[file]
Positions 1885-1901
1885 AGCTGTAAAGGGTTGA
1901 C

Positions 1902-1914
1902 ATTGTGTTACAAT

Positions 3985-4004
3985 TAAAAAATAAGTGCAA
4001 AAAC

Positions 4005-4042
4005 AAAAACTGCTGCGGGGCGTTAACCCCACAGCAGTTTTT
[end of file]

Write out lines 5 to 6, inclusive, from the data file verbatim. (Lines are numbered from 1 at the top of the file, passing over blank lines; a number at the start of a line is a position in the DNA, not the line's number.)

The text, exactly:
1902 ATTGTGTTACAAT

Positions 3985-4004